JOCKSTRAPS, spilling curry and a prang in the car park – they spring to mind when I think back to my initial impressions of Valley Parade and covering City.

At this worrying time when we have no football to look forward to, let’s wallow in nostalgia and recall moments that stick in the mind as a fan and a reporter.

Last week I threw out the appeal for supporters for their memories of their first experience at the match. The response has been overwhelming.

So, we plan to run a series recalling “My First Game” with the views and recollections from those venturing into Valley Parade – or watching the Bantams elsewhere – for the very first time.

Excuse me for being a bit self-indulgent here but I’d like to kick off what I hope will become a fun stroll down memory lane with the first time I attended at BD8 as well as my “debut” in the reporting chair for the Telegraph & Argus.

My first trip to Valley Parade was in the away section of the press box, covering the game on behalf of the visiting team.

It was May 1998 and the final day of the season.

City were comfortably mid-table with little to play for as Paul Jewell got his feet under the management table. How that would change 12 months later!

But for opponents Portsmouth, the stakes were huge. They arrived in West Yorkshire as one of four teams scrapping to avoid falling into the two remaining relegation spots alongside Reading.

Stoke and Manchester City, who were playing each other, were only goal difference and one point behind respectively. Everything was on the line for Alan Ball’s men.

As it turned out, they beat the Bantams 3-1 – Craig Ramage scoring a late consolation a minute before Robbie Blake was sent off.

But the ground became a carnival all round as everyone celebrated the demise of Man City despite a thumping five-goal blitz at the Britannia Stadium.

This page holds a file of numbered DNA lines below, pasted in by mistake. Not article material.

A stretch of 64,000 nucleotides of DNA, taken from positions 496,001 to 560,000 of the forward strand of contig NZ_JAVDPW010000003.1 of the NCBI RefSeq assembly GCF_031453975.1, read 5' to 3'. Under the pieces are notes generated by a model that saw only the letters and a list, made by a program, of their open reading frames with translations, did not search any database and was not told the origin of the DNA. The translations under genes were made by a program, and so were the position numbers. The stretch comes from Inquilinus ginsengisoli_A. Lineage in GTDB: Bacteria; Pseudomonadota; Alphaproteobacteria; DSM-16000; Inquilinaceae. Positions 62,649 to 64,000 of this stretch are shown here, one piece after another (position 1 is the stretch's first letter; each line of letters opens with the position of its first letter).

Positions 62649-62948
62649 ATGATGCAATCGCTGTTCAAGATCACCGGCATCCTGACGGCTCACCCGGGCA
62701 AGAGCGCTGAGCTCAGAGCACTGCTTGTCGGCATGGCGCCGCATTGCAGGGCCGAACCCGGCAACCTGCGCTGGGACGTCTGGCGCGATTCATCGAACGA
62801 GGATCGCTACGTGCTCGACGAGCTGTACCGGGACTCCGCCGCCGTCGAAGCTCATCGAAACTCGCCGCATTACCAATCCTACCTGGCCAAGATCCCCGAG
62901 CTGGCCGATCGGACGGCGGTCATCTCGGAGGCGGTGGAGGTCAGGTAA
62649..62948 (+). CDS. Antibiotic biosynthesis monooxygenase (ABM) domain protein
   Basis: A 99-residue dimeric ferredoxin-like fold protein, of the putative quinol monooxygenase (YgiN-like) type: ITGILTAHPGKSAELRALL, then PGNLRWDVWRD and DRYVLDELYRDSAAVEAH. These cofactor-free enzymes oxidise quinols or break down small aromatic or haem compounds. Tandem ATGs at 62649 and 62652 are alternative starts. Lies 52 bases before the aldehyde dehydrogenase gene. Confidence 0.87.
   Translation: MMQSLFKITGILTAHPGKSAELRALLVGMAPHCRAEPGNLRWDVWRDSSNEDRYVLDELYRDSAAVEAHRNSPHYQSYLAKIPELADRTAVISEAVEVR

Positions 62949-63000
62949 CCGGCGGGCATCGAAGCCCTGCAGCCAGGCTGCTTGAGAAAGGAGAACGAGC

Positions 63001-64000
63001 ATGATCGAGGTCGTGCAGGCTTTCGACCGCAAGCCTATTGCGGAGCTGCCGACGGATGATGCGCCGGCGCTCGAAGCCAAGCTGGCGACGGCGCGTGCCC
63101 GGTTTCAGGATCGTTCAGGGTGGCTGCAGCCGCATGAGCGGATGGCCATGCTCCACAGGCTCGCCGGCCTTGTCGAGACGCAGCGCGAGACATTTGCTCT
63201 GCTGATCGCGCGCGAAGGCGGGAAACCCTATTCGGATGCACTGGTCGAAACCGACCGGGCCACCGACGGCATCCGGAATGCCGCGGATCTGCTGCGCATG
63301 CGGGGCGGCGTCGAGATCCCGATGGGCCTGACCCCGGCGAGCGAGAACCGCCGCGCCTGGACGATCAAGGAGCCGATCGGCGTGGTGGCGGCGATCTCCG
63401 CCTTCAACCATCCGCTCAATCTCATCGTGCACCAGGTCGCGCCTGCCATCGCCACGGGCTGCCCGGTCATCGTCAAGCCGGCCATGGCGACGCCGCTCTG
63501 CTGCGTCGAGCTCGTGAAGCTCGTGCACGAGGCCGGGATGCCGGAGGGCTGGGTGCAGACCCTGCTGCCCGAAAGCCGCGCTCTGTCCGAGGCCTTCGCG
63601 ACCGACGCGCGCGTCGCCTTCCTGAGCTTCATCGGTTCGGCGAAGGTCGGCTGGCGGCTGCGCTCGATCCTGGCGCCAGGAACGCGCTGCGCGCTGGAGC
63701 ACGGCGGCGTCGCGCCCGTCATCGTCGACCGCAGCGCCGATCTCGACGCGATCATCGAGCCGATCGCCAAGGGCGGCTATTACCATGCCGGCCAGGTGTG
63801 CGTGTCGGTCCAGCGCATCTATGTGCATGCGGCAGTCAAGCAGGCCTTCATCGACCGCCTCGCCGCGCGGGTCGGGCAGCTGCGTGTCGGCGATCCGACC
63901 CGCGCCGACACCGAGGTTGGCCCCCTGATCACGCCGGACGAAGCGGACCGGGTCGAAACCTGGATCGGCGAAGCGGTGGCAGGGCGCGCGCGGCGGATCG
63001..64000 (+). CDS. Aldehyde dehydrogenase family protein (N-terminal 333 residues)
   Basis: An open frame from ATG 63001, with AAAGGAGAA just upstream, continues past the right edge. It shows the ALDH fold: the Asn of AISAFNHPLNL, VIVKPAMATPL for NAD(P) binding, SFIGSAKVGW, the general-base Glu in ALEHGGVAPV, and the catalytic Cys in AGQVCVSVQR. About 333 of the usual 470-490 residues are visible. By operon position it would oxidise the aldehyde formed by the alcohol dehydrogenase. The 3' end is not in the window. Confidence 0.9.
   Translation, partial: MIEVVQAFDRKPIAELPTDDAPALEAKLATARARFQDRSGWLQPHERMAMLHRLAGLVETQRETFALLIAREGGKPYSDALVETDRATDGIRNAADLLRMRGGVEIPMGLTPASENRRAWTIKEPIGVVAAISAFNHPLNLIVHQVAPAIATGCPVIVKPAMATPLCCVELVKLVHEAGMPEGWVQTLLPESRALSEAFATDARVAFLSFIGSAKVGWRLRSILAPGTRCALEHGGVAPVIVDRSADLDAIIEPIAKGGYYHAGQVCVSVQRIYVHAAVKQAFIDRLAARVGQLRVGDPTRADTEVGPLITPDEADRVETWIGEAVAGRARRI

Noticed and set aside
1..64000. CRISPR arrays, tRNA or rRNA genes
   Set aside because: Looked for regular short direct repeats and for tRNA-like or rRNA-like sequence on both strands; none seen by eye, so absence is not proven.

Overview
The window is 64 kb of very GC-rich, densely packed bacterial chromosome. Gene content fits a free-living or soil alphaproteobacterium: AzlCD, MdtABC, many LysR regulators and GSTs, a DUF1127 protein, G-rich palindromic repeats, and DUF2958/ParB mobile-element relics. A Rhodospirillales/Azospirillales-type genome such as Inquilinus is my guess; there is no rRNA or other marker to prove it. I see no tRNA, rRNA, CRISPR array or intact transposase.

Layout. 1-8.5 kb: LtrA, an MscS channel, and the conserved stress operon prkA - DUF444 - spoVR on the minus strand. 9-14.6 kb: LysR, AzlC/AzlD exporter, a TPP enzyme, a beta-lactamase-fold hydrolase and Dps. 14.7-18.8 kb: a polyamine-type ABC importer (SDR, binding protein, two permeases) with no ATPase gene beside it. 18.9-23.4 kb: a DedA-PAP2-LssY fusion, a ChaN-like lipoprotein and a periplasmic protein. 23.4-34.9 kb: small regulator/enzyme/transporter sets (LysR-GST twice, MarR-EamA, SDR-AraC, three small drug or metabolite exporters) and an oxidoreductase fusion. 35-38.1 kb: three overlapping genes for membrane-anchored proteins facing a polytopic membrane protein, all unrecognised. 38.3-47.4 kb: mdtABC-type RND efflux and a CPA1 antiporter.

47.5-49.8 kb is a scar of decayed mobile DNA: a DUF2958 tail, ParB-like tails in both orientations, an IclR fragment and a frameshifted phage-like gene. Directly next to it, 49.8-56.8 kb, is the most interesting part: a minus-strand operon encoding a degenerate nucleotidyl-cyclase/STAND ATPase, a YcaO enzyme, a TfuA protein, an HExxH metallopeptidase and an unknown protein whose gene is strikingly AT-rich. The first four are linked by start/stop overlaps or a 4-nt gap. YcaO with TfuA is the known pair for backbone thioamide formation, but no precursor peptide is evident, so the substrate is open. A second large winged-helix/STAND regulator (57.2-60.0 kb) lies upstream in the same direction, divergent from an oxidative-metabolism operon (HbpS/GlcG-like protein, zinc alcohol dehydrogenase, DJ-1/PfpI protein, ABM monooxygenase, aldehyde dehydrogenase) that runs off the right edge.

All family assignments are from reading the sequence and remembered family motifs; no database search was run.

As one of two reporters sent by the paper covering Pompey, I was tasked afterwards with getting to a player for post-match reaction.

It was easier said than done on a pitch that quickly became engulfed with an army of relieved away fans.

By the time I had wrestled my way through the mob, most of the team had bolted towards the sanctuary of the dressing rooms.

But one player remained – marooned by the edge of the penalty area in front of the Bradford End. And nearly naked.

Greek midfielder Michalis Vlachos had tossed his shin pads into the crowd as souvenirs and then his shirt.

But the entourage who had surrounded him wanted more; so off came the boots, the socks and eventually the shorts.

When I finally made contact for a chat in front of a boisterous audience, Vlachos was down to a jockstrap protecting his modesty.

It’s fair to say I’ve never carried out a pitch-side interview at Valley Parade in quite the same way since.

Two and a half years later, and fully clothed, I covered the first of coming up to 1,000 City games in my role at the T&A.

Manchester City away at the now-defunct Maine Road was where it all began for me and this newspaper in the doomed second season in the Premiership.

It was an inauspicious start – and that was before we even got to kick-off.

Keen to make an impression as the new boy, I arrived far too early with a colleague.

So we decided to push the boat out and head for Manchester’s famed “curry mile” in nearby Rusholme (which is nowhere near as good as Bradford, obviously).

It was here that, deep in pre-match discussion, I reversed my car straight into the only other motor in the car park at midday.

We then proceeded to enjoy the lunchtime buffet – my fellow reporter even taking some with him after sticking an elbow of his jacket in the bowl of biryani without realising.

The smell of curry lingered through the game and journey home afterwards; I didn’t have the heart to point it out to the culprit who was still oblivious.

The game itself? Oh yeah, the Bantams lost 2-0.

Paul Dickov and Alf-Inge Haaland scored but I don’t remember either.

I do vaguely recall Ashley Ward missing a couple of headers from good positions – I’m not sure if Chris Hutchings’ side had an actual effort on target - and a security guard on the players’ entrance keen to make tracks afterwards because he was moonlighting on the door for a Britney Spears concert in town.

Those were my first games – now it’s over to you for the next instalment.